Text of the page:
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Die Kunst der Fuge › Ton Koopman & Tini Mathot, Vienna, December 11th 2002
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Ton Koopman & Tini Mathot, Vienna, December 11th 2002

Ton Koopman & Tini Mathot
Two harpsichords by Willem Kroesbergen, after Ruckers and Couchet
Wednesday, December 11th 2002, 19:30, Brahmssaal, Musikverein Wien

Don’t remember who it was… in a discussion about music someone suddenly mentioned some piece, or a certain record, that this person likes to listen to when being half asleep - and suddenly everybody else showed up with favorite half-asleep recordings. To be clear: not music for falling asleep, no lullabies, but for a listening in this special state of consciousness in between. Of course different tastes and temperaments occurred, many a surprise, and hardly any coincidence. And various feelings about what it means to be half asleep.

It must be hard for musicians playing a concert when they become aware of the fact that half of the audience is asleep.

The Art of Fugue certainly is not easy consume, and to someone who has never heard it at all I would not recommend a performance on two harpsichords as a first contact. The man who sold me his wife’s abonnement ticket at the entrance, left for home after the first half of the concert which was dominated by this winter’s first cold wave, with a lot of coughing between the contrapuncti; Fugen + Husten. But coughs can also be a sign of lack of attention. After the pause the concentration grew dense, the two musicians kept more (undisturbed) contact with the still numerous remaining audience who, at the end, acclaimed their performance warmhearted and enthusiastically. Unusual thing at a concert with the Art of Fugue: after ending with a dramatic Cp.XI, they added two encores by repeating the exciting Cp.IX and the soothing Cp.I, the point from where it started. All this - the bravi, the encores - lifted the performance of a work which is normally considered as dry and intellectual up to a lighter, almost sensuous level.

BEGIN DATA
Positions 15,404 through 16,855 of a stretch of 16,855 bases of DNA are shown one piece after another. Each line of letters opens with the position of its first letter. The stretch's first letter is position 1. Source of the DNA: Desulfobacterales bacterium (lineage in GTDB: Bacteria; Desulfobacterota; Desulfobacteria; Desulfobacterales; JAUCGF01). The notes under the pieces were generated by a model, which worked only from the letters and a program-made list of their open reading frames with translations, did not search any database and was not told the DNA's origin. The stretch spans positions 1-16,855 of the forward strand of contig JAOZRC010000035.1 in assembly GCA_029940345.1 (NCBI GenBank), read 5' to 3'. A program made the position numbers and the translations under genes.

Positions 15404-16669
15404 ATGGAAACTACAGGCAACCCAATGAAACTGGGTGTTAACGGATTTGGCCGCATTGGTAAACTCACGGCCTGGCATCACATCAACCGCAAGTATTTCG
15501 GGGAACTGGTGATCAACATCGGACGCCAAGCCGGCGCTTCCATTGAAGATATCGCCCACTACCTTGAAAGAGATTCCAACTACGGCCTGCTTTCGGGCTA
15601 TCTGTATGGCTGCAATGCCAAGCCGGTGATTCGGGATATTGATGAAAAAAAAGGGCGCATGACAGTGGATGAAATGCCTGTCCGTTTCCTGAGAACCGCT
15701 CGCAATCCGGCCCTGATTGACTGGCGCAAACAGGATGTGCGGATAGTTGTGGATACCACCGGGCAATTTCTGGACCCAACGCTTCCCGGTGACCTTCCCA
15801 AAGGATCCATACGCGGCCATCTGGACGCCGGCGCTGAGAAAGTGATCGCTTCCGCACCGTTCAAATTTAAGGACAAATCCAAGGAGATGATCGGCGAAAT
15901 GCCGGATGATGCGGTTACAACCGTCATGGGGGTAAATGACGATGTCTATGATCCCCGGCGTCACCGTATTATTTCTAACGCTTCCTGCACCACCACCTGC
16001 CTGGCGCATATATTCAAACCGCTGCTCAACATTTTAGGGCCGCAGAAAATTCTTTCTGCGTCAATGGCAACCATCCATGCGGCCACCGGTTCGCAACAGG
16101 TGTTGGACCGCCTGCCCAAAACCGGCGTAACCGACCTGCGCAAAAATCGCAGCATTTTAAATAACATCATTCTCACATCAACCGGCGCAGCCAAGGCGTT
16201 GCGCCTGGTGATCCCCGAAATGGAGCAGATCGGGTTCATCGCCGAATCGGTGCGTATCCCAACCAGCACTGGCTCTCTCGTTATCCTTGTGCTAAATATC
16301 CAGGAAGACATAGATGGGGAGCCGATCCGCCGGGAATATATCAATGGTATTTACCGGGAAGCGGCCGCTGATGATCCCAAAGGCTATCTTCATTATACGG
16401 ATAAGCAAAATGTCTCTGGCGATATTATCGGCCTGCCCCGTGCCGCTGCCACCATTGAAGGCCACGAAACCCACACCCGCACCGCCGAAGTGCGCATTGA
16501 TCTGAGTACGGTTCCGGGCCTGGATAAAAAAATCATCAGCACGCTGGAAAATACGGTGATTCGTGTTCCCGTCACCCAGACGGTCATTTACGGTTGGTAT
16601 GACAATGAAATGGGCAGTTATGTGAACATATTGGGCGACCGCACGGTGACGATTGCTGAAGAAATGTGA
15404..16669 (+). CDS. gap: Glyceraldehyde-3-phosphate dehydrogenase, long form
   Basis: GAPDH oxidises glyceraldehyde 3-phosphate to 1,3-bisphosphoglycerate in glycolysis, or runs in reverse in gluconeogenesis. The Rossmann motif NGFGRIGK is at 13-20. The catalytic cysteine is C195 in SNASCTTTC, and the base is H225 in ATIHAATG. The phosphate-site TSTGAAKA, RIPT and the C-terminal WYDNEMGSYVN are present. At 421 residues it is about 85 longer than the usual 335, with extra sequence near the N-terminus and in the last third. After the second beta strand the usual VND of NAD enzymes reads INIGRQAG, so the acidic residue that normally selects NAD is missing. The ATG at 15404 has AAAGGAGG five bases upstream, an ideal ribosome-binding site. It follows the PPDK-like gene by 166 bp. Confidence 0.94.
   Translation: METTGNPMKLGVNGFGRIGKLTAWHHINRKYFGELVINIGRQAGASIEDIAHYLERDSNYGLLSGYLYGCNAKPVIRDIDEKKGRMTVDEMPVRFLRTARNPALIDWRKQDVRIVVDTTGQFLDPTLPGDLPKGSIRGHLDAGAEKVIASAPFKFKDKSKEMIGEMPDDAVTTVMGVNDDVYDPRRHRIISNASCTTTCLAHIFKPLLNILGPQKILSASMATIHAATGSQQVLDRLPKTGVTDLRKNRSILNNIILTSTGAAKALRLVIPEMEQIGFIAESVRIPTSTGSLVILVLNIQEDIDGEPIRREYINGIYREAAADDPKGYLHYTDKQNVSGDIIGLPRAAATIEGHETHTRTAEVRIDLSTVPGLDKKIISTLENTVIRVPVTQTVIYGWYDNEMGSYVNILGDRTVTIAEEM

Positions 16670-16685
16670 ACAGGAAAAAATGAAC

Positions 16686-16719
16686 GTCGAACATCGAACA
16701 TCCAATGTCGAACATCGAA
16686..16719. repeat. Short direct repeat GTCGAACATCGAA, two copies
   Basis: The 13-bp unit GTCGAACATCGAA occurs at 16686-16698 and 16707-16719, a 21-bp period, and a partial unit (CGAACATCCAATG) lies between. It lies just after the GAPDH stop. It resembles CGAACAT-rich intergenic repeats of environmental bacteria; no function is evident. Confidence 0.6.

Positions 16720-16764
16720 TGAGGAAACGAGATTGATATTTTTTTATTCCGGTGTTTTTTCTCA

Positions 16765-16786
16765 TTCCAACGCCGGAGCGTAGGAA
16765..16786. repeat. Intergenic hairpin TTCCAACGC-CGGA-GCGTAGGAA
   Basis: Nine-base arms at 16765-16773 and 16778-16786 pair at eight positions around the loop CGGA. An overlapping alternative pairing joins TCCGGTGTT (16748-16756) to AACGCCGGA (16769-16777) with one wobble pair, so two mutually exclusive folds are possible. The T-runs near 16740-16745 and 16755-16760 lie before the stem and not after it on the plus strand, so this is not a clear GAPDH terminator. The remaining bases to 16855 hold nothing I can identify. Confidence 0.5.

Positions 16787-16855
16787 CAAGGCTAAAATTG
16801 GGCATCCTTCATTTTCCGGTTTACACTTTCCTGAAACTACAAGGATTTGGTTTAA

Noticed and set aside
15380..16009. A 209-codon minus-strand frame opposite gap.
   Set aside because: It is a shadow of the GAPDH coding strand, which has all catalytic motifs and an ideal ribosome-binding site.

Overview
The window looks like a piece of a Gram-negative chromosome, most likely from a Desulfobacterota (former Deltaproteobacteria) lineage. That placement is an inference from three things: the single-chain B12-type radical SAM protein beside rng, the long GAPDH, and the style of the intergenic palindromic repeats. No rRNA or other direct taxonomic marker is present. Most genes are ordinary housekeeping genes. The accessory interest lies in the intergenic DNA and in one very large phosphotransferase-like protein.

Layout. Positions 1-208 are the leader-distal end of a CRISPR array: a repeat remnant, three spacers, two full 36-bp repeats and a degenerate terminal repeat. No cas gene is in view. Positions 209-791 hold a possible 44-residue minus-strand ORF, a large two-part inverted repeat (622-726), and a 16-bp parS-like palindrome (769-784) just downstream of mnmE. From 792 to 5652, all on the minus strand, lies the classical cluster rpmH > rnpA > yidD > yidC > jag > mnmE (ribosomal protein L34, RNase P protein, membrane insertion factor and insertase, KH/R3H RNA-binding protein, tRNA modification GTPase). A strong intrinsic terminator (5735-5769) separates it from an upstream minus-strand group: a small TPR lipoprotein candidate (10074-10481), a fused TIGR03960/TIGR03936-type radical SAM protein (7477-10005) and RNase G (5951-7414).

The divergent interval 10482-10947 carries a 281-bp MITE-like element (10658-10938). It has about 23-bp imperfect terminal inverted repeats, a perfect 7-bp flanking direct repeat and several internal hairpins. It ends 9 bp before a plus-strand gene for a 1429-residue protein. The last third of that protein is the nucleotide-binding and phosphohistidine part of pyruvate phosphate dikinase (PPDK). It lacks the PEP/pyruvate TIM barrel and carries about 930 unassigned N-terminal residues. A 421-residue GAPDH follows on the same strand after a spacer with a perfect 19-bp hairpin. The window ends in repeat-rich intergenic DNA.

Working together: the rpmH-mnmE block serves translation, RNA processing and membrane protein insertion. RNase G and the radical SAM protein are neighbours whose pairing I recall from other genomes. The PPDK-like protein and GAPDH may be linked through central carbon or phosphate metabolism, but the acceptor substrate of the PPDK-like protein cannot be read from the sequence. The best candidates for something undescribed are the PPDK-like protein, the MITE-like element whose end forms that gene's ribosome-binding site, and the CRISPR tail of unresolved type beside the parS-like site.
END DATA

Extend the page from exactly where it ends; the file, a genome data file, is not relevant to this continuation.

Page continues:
Sure, the sensuality of two harpsichordists playing fugues is a very sublime one, and hardly audible without any preparation (or for a listener who is seated too far away).

In the suspense-packed and psychologically sophisticated novel The House of Sleep by the British author Jonathan Coe, the assumed bad-guy-of-the-book is a mad scientist who wants to abolish sleep anywhere & forever as a waste of time and energy. He starts with incredible experiments with several animals that are kept awake permanently in specially animated cages and boxes, and later he gets more and more human beings into his sick laboratory. Twenty years before, however, the young man is introduced as a student who is attending a harpsichord concert with Bach’s Art of the Fugue. There are almost no listeners shortly before the beginning, so the organizer asks people passing by in the street to join the concert for free in order to fill the hall. One of these random listeners is the woman who is telling the whole story; in her first impression she describes this student as an over-concentrated listener whose first words towards her are a critical remark on a special aspect of the harpsichordist’s interpretation, which she doesn’t understand; neither the review, nor the music, nor the man himself - who is, at least, somehow fascinating.

That’s the normal image of the Art of Fugue - over-intellectual, top-heavy, and if you spend too much attention to it, it might seriously damage your mental health, drive you away from all human sentiments, and transform your personality into some Mengele-like monster.

Ton Koopman’s and Tini Mathot’s concert in Vienna showed up clearly that Bach’s fugues even can be sensual - sure, under the condition of some listening experience; nothing to attract anybody’s attention. It’s completely hidden in the music itself, and once your ears are open for it, you might have some wonderful moments.

I enjoyed watching the reflections of Ton Koopman’s watch on the golden carved wall of the Brahmssaal in Vienna, dancing to the various rhythms of Bach’s music.